Certain vitamins and minerals play a vital part in maintaining the health of your hair. Vitamin D, for one, is required to ensure the proper cycling of the hair follicles and to promote hair growth. Adults should have an intake of at least 600 international units or 15 micrograms per day, and the upper safe limit is considered 4,000 international units or 100 micrograms per day, according to the National Institutes of Health Office of Dietary Supplements. Too little of this nutrient -- which comes from the sun, cod liver oil and fortified milk products -- can have a negative effect on hair follicles.
Vitamin D helps maintain the hair-growth cycle, from the growth phase to the regressing phase to the resting phase. Vitamin D regulates epidermal proliferation and differentiation, and the receptor that is required for normal hair follicle cycling, according to Veronica D. Stolzt, author of "Vitamin D: New Research." When a deficiency of vitamin D occurs, hair may appear damaged or may fail to grow.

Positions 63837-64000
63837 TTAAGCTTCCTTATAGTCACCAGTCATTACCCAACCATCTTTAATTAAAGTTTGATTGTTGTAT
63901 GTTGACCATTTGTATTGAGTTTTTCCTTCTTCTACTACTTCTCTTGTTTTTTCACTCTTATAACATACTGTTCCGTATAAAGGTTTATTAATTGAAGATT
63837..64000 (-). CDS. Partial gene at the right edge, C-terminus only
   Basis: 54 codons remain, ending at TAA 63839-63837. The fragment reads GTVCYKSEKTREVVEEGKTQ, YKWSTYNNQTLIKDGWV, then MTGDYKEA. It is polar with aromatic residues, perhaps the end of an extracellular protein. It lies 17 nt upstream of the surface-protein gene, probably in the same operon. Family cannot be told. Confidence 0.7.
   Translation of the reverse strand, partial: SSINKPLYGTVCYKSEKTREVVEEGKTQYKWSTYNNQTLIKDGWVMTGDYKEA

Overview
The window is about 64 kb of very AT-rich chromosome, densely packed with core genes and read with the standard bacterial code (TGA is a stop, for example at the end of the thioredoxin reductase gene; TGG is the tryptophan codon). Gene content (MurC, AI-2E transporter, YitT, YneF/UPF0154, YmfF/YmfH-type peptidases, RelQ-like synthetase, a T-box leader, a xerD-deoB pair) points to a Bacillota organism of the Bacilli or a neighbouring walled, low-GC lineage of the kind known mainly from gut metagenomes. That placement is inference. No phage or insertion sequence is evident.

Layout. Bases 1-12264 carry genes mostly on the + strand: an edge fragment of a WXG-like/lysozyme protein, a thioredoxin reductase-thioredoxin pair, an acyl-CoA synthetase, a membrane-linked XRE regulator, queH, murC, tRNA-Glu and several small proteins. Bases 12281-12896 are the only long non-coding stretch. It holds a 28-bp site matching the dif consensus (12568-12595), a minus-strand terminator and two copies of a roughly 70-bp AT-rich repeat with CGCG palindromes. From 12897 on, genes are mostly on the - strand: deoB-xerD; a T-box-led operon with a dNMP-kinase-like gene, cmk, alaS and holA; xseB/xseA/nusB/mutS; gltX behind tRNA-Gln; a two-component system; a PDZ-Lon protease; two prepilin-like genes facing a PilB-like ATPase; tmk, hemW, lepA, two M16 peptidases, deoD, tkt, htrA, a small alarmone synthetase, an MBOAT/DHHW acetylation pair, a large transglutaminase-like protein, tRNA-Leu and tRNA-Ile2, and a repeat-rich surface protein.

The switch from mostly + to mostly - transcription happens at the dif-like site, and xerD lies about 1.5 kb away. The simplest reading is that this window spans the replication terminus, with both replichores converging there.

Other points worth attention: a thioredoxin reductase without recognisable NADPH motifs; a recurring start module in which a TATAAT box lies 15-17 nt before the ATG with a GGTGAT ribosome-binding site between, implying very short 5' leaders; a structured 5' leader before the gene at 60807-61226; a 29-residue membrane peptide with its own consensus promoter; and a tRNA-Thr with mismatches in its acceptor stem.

Lack of Growth
Vitamin D impacts hair follicles through the stimulation of hair growth. It seems that without enough vitamin D in the hair follicles, hair growth may slow or hair may stop growing altogether. A 2002 study at the University of California Los Angeles School of Medicine published in the journal "Endocrinology" found that vitamin D3 seems to stimulate hair growth in mice that otherwise do not grow hair. To do this, vitamin D3 even created the growth of new hair follicles.
Vitamin D Characteristics
Vitamin D is a fat-soluble vitamin, which means that excess amounts are stored in the fat of the body, rather than being flushed out of the system. Although vitamin D deficiencies are more common -- some studies estimate that more than half of Americans are deficient -- an overdose of vitamin D can occur.
Vitamin D levels can be determined through blood tests performed by a doctor. Work closely with a health-care practitioner to determine whether slow-growing hair may be connected to low levels of vitamin D.